I read a CC piece that said that generally speaking bartenders have an auto-gratuity of 15% which I think is plenty.

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12 hours ago, erdoran said:

If the advertised fare INCLUDED DSC, if travel agents were shown those fares on their screens, and it was no longer discretionary, that would solve a LOT of problems, don’t you think?  

Those "LOT of problems" are imaginary.  Just pay the service charge and those problems go away.

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9 hours ago, Shorex said:

I really do not comprehend the obsessing on cruise critic over crew compensation. They are working very hard for a living, so just go with the flow and pay the gratuities. You are not the inspector general of cruise employee compensation.

 

I guess cruisers want to know that when they pay their fare it is going to the right place. I don't think there is anything wrong with trying to understand how your money is distributed. Whenever I travel I try to spend in a way that I hope will give the most positive benefit to a community.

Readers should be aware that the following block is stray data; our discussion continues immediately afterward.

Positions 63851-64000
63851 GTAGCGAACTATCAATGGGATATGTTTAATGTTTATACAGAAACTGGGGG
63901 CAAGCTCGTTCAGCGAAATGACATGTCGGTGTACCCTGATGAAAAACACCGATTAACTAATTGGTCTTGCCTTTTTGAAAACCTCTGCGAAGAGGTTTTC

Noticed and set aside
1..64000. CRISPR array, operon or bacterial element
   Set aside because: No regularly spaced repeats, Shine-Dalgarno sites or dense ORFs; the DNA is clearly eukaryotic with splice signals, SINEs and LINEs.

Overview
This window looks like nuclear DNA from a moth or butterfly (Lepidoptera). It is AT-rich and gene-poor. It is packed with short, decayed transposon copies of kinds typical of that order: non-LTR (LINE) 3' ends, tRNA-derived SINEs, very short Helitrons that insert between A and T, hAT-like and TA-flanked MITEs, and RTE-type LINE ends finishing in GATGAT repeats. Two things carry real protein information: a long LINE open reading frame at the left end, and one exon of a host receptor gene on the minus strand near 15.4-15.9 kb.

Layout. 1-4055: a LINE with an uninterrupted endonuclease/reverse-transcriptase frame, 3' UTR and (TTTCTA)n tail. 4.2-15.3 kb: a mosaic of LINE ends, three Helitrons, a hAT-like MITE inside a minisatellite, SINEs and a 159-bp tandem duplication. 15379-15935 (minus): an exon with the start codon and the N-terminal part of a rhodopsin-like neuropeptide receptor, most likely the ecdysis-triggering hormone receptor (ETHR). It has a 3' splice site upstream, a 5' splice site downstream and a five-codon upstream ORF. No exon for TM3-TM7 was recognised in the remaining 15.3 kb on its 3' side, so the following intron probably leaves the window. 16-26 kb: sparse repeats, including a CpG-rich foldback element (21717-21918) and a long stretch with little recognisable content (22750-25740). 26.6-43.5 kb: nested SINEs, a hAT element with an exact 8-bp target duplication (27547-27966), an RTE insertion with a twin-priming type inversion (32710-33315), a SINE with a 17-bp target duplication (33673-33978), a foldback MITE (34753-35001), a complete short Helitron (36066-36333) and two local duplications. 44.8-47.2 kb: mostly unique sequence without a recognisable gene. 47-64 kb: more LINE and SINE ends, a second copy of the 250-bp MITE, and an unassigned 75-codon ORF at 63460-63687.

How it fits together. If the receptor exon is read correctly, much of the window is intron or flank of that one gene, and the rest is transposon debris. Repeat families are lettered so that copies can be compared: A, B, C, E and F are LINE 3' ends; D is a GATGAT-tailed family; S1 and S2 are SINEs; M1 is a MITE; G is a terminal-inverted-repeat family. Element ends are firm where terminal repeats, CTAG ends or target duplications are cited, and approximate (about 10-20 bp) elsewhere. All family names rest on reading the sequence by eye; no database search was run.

7 hours ago, Toofarfromthesea said:

 

Americans are regularly excoriated for not knowing and observing the cultural differences when going to other countries.  Including those cultures on tipping.  Responsible American travelers inform themselves and act accordingly.

It would be nice if people in other countries would be held to the same standard when they are in America and on mass market cruiselines (which each have a completely different tipping cultures).